Public benefit and care charities

The public benefit test presents some tough challenges, says Susanna Child

Susanna Child
Susanna Child

The public benefit assessments published by the Charity Commission on 14 July provided charities with some long-awaited examples of how the Charity Commission intends to interpret the public benefit test. The assessments found that some charities are not meeting the public benefit requirement and may have to change in order to retain their charitable status.

The public benefit debate has so far centred on public schools and the fees they charge. In its reports on the fee-paying schools it assessed, the commission focused largely on the provision of a sufficient number of bursaries.

Less attention has been given to care-providing charities. But demonstrating public benefit is just as important for these organisations, especially given that the fees they charge are often high. Some of the care charities assessed by the commission came in for criticism.

The provision of care in a residential home is expensive and it is a challenge for all care homes to find sufficient funding for those who cannot afford the fees. The care homes assessed charged up to £480 a week for residential care and up to £700 a week for nursing care. The commission's publications Charities and Public Benefit and Public Benefit and Fee-charging acknowledge that care charities will charge high fees but do not give a clear indication of what level of fees might be too high.

The main source of financial assistance for the care charities assessed was means-tested assistance from a local authority. However, in two cases, the 'top-up' fees paid by third parties (over and above local authority assistance) were in themselves classed as 'high fees'. In one case this was £180 a week for residential care. This raises an issue for many care charities.

What's more, one charity was found not to have provided sufficient opportunity for those who could not afford the fees despite saying that it would not withhold its services because of the inability of a resident to pay top-up fees. At the time of the assessment, residents not paying the top-up, together with those receiving financial assistance from the charity, represented 4 per cent of gross fee income. So what was the charity failing to do?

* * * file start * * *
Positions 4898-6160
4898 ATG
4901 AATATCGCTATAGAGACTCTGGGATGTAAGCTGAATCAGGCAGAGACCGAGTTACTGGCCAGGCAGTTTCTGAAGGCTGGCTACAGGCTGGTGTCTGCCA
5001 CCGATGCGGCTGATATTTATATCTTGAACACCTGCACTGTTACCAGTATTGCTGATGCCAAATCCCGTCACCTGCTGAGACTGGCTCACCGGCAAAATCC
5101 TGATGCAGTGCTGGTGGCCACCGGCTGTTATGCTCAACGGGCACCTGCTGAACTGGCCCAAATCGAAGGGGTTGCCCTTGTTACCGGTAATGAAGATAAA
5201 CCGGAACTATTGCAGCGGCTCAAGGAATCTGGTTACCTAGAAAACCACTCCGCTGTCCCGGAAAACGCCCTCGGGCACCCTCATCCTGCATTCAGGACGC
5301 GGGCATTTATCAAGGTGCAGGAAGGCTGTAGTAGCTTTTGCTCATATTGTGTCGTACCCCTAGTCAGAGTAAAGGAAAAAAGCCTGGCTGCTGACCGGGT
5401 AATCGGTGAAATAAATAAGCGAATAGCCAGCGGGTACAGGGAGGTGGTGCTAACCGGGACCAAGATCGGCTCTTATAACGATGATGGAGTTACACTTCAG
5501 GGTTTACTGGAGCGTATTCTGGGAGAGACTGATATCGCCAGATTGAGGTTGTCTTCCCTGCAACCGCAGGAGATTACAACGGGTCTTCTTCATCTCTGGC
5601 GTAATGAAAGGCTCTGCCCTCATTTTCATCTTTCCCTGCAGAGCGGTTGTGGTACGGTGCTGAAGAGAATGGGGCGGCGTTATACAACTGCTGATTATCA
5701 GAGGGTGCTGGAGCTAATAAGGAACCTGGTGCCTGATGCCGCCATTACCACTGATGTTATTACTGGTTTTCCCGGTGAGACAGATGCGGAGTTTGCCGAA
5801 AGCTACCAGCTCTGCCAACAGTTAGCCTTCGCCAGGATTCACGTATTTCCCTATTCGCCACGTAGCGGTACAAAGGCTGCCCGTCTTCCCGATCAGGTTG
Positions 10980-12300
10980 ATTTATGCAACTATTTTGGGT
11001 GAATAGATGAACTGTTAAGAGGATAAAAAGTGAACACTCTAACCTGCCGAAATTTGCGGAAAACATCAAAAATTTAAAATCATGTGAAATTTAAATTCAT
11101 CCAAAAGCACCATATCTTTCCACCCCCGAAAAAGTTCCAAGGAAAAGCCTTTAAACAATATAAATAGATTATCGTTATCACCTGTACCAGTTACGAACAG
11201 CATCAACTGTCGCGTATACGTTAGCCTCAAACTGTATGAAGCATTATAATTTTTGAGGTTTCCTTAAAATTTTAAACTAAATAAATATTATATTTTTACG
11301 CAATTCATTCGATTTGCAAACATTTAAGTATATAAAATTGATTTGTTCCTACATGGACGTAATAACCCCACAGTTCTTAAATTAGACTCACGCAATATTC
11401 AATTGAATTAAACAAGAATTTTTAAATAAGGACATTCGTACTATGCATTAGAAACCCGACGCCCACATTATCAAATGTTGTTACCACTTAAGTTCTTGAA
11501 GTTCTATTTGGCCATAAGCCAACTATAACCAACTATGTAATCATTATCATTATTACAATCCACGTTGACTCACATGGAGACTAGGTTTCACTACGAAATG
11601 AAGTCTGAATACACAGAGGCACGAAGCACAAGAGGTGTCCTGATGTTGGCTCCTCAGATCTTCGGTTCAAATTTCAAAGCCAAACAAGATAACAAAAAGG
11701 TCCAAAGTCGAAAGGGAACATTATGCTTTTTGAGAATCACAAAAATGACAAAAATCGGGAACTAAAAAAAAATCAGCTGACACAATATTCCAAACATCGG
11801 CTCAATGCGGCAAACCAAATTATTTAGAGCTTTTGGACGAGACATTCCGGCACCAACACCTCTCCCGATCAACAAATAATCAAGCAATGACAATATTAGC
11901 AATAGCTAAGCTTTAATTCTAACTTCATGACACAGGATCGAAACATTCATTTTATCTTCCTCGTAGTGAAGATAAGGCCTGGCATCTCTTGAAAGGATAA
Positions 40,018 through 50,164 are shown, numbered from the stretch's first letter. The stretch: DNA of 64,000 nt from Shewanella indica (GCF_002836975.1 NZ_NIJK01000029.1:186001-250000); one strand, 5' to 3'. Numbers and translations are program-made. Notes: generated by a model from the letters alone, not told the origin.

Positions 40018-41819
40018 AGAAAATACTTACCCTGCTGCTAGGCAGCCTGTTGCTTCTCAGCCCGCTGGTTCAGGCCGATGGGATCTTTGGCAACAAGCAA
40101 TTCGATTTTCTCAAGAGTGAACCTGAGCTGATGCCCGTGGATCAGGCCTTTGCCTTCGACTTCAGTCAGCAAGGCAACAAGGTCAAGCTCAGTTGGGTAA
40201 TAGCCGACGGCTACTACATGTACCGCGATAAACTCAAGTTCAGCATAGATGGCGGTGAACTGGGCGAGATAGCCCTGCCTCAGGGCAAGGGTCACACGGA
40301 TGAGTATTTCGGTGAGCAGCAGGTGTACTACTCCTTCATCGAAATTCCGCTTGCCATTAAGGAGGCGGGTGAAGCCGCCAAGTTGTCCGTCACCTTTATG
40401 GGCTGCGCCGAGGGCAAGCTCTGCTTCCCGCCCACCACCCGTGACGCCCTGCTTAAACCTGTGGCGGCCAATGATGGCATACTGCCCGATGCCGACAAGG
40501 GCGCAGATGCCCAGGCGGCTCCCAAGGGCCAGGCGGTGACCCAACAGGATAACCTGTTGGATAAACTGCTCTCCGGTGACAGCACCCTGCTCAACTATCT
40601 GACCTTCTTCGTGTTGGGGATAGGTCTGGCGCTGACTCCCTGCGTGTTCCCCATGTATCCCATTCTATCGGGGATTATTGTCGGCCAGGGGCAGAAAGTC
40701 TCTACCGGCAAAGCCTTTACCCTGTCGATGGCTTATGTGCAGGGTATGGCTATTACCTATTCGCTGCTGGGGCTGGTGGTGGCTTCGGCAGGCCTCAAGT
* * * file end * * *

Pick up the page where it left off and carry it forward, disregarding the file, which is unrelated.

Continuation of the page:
What comes across in the reports is that it is important for charities to make and publish clear policies for waiving top-up fees where there is a danger that they are unaffordable. This was a recommendation to both charities whether they were found to satisfy the test or not. Care charities will therefore need to look at their policies for assessing applicants' needs (over and above any local authority or grant funding) and for providing the extra financial assistance where necessary. This will include having funds set aside for this purpose (and where those funds are not required, having a plan for using them in the future). Two charities were also picked up for not advertising sufficiently openly the availability of extra financial support for those who could not afford the top-up fees.

These are challenging times for care charities, which are often regulated by multiple agencies. However, it seems that convincing the Charity Commission that a charity meets the public benefit test might be an issue that is rising up the agenda. In that context, it seems crucial to offer appropriate levels of assistance with fees, and to be clear about how residents can access that assistance.

- Susanna Child is a solicitor at Trowers & Hamlins LLP

 

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